Petition forces Vernon budget referendum
By Kym Soper
VERNON — A petition forcing a budget referendum was filed with the town clerk’s office on Monday, and as such, the scheduled voice vote on the $75.13 million spending package at tonight’s annual town meeting will not be taken.
It’s become tradition, it seems, to decide Vernon’s budget by referendum. In the last four years it has taken four ballot votes, at a cost of roughly $6,000 each, to adopt a fiscal plan.
It was a custom Mayor Jason L. McCoy was hoping to avoid. McCoy has said that since elected in November he has worked diligently to keep costs down and the spending increase to a tolerable 3 percent — the so called magic number needed to get support from the Vernon Taxpayer Association.
James Hoover, president of the organization, told council members that the proposed budget, which reflects a total spending increase of $2.34 million, or 3.22 percent more than this year’s $72.79 million budget, was acceptable and that he wouldn’t push for a referendum vote this year.
Former Republican mayor and one-time leader of the taxpayer group, Joseph Grabinski, however, collected more than 200 signatures and presented them to the town clerk Monday.
At least six people helped with the collection, said Grabinski, who is pushing for a referendum for philosophical reasons.
The town’s fiscal plan should be decided by the electorate in a daylong paper ballot rather than a voice vote made by a select few able to a attend an evening meeting, he said.
“I want the people to have a chance to decide this, and I feel it’s up to the elected officials to sell it,” Grabinski said. “The most important thing a town does is pass a budget, but you can’t get 3,000 people in that auditorium — we get only about 100, and that’s not fair. During an election we get at least 50 percent of active voters turning out.”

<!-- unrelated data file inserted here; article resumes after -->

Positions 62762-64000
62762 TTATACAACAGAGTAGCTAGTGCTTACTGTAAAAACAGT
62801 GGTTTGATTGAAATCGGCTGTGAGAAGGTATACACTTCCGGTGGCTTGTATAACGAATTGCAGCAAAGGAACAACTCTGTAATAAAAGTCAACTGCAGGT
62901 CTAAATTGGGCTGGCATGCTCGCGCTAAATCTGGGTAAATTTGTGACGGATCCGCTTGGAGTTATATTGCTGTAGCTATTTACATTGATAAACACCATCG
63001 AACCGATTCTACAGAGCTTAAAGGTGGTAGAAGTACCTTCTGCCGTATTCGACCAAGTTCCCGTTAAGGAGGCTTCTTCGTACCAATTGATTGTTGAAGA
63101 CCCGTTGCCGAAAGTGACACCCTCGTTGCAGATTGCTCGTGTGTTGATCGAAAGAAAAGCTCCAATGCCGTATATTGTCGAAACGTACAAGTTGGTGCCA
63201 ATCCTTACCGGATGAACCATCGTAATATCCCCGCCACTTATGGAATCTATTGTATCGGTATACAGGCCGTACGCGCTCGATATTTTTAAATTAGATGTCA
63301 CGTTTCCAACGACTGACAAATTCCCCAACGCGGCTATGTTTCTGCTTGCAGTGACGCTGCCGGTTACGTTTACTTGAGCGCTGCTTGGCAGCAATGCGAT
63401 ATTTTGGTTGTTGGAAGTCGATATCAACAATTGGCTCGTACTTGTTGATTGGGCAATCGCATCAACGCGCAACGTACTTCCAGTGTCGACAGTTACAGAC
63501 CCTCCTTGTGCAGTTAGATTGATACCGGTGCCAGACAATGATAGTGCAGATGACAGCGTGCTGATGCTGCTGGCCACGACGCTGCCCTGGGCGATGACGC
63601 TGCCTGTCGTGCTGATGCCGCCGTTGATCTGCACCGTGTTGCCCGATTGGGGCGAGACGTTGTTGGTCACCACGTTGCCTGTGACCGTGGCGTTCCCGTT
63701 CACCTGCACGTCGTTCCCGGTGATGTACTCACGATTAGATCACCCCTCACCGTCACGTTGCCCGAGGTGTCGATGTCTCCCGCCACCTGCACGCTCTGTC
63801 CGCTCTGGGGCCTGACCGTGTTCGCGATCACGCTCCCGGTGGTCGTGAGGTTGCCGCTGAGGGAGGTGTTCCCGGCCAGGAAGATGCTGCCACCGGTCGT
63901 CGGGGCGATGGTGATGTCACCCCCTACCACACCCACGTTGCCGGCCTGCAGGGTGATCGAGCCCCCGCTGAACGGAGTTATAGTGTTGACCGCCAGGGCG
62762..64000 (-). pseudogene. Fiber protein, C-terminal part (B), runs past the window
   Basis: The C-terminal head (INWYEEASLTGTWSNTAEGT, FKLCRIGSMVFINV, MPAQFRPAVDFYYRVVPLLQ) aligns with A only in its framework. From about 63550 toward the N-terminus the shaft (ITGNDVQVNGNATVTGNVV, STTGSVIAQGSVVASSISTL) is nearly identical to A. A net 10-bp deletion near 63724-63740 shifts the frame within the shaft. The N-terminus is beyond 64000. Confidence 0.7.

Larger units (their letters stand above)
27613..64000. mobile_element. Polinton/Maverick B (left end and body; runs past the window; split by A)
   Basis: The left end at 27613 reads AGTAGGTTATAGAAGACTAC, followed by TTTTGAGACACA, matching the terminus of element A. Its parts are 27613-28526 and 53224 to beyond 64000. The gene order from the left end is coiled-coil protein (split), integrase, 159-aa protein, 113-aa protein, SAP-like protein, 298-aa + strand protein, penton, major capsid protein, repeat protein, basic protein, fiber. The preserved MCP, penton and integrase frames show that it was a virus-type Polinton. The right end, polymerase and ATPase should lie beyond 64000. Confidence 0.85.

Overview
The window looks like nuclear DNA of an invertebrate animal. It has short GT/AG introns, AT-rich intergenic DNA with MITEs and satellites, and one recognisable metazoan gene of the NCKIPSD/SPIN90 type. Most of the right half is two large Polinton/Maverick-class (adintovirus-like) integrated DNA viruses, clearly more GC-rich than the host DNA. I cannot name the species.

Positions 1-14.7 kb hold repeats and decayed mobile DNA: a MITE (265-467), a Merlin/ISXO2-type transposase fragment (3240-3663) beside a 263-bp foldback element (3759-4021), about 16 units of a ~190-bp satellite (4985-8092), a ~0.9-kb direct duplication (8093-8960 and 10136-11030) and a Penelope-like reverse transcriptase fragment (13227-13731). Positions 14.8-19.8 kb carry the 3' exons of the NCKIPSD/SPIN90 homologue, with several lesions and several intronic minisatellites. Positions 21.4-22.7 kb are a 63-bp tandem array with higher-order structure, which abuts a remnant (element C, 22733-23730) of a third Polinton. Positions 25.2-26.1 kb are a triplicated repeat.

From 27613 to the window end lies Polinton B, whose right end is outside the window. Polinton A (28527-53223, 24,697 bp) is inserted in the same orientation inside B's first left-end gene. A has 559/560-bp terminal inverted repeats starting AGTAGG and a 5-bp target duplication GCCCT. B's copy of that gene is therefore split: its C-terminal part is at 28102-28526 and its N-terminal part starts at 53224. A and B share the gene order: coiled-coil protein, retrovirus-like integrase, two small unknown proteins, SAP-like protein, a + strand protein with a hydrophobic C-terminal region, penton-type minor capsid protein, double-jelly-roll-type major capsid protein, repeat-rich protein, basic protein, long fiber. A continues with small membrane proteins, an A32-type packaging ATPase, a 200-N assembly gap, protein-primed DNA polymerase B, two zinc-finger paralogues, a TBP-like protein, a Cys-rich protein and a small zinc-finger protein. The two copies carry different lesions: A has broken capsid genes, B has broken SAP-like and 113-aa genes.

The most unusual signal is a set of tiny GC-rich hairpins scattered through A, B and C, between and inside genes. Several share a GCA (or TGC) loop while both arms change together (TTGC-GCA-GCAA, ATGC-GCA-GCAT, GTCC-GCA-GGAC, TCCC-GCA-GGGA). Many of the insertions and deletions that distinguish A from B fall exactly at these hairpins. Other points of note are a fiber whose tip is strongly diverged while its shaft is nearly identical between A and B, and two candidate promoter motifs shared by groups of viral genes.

Grabinski’s numbers are somewhat high. In the mayoral election last fall, 42.4 percent of the town’s eligible voters turned out. And at last year’s referendum votes, voter turnout hovered at about 22 percent.
As to the expense, the cost “is less than 0.01 percent of the budget and less than the bonus that the school superintendent will get this year,” Grabinski added. The superintendent is scheduled for a 3 percent raise in June, which woule be approximately $3,500.
Meanwhile at Town Hall, the unexpected petition caused a flurry of activity late Monday while McCoy and town staff investigated the legal legitimacy of a budget referendum.
Some argue that the Town Charter — which states that the electors can approve or reject any ordinance or measure passed by the Town Council except an ordinance that levies taxes or fixes the tax rate — supercedes state statues allowing for a budget vote.
Former Town Attorny John Casey wrote an opinion to that effect in the late 1990s, but more recently, former Town Attorney Martin Burke and U.S. Rep. Joe Courtney, D-2nd District, concluded in their own analysis that a petition forcing a budget referendum was, in fact, legal.
Current Town Attorney Hal Cummings, meanwhile, says another inquiry is likely needed, but for this year, the town should surrender and hold a referendum vote.
Others say that charter revision is long overdue as it was last revamped in the early 1990s.
McCoy, meanwhile, did not return calls seeking comment this morning
While a vote won’t be taken on the proposed budget at tonight’s annual town meeting, the public will be allowed to speak on it. Also, the Town Council will set a date for the referendum vote.
Tonight’s meeting is scheduled for 7 in the Vernon Center Middle School auditorium, 777 Hartford Turnpike.
The 2008-09 budget proposal includes general government spending of $25.08 million, an increase of 2.66 percent over this year’s $24.43 million, and a school spending increase of 2.78 percent, to $45.37 million up from this year’s $44.15 million.
Debt service and capital improvement spending grew by 11 percent, to $4.67 million from this year’s $4.20 million.
Roughly one-third of the total budget increase is to cover debt service on bonded projects, while 85.2 percent of the school budget is dedicated to fixed or contracted costs that can’t be changed.
Total student enrollment in Vernon as of Feb. 1 is 3,648 students, down from two years ago when it stood at 3,936 students.
The tax rate needed to fund the proposed budget is 30.28 mills, but because Vernon is in the second year of a phase-in of the 2007 revaluation, it’s been difficult to determine the impact on individual tax bills.
But real estate owners can find out approximately how much they’ll owe under the proposed budget by typing in their last name or address in the new tax calculator on the town Web site:
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